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Two Schools, One Tradition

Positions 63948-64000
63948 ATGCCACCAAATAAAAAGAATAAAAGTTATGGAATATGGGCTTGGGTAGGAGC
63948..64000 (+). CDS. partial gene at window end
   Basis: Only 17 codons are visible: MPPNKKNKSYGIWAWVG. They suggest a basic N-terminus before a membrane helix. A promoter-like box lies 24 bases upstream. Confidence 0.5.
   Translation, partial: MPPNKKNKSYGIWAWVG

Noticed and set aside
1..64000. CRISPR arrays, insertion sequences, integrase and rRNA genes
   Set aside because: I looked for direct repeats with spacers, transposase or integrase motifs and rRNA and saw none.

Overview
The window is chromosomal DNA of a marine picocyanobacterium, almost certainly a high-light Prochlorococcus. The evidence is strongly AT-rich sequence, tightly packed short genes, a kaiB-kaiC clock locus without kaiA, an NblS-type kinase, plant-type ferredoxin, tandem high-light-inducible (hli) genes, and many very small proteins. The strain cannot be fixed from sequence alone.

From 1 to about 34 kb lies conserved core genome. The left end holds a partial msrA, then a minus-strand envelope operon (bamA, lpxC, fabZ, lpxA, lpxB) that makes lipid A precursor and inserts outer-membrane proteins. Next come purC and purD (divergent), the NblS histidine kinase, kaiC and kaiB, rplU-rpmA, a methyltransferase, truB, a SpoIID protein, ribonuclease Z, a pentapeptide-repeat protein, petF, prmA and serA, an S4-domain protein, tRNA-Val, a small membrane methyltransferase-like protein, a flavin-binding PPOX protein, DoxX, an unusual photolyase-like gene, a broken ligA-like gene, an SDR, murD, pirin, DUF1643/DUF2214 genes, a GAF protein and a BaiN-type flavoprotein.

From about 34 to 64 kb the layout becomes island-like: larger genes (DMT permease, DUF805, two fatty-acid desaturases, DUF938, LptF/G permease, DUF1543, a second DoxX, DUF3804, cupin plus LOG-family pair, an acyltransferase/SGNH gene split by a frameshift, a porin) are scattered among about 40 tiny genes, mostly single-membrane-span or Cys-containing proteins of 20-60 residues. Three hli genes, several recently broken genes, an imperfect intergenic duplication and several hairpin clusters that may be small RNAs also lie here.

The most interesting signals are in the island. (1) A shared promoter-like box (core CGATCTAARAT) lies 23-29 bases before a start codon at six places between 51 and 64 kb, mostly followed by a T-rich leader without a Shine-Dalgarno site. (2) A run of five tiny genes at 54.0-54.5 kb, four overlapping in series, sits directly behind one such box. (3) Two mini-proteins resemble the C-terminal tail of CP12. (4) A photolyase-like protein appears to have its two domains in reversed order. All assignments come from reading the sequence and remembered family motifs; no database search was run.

MINERVA The small town of Minerva has likely never been a place of great cultural diversity. Most residents are pleased with the stark rural setting, acres of pine trees, and most points of importance within hiking distance. But recently six Minerva Central School sophomores and juniors discovered something much different: the city of Boston. Sophomore Sam Kelly and juniors Emma Corey, Samantha Mitchell, Mike Smith, Maranda Strong, and Danielle Turcotte made their way to Albany on March 1 and then on to Boston via train, a normally-bearable five and a half hour train ride that later meshed into a 10-hour ordeal after a delay due to weather. However, no amount of time could keep them from achieving their goal, a trip to East Boston High School. On Friday, each MCS student partnered with an East Boston student or two to experience life in a large inner-city high school. EBHS itself houses over 1,000 students 9-12 each year, approximately 10 times the number in Minervas K-12 building. The building is so large, it had to be divided into four houses to balance schedules and keep students from having to walk all over for different classes. Attending classes normally 80 minutes long (only 40 on Friday, thankfully, as that particular afternoon was saved for staff development), Minerva students experienced an entirely different environment filled with required student IDs, security cameras, a strongly tech-forward library, and one heck of an art department. The EBHS drama club performed a one-act dazzler about a world in which men could give birth, MCS students discovered school lunches in a packed cafeteria, and by the end of the day we were dancing the Meringue with young Latin dance prodigies. Friday evening was spent in the Boston Museum of Science, a tour just barely accomplished in 3 hours. At the end of the night, a combined group of Minerva, East Boston, and Latin Academy (a selective public school) students witnessed a live, on-site lightening show and learned about the work of Nicola Tesla. Saturday morning was spent at Quincy Market, absorbing the sights and smells of Boston. Next to the market is the Holocaust memorial, an incredibly moving dedication built just recently by Holocaust survivors of the city and surrounding areas. If you havent already seen it, please make your way to Boston. The display is tragic, but beautiful. After the market, we hit the train station for our return, this time without a delay. The tiring 5 and a half hour trip home allowed some of us to catch up on sleep, some to catch up on reading, and some to enjoy a rousing game of Skip-Bo. Arriving home, just one complaint was heard: I wish Id had my hand sanitizer on that subway This trip was made possible through a grant from the Foundation for Excellent Schools, and the generosity of the Minerva PTSO. Minerva chaperones, Mr. Ted Caldwell, Mr. Kevin Moon, and Mrs. Heidi Kelly, as well as EBHS Family Coordinator Mrs. Nina Gaeta Coletta, and the entire EBHS staff and student population deserve our thanks and admiration. MCS hopes to host a group of Boston students in the fall so they too may enjoy the crisp mountain air and maybe a few lingering mosquitoes.

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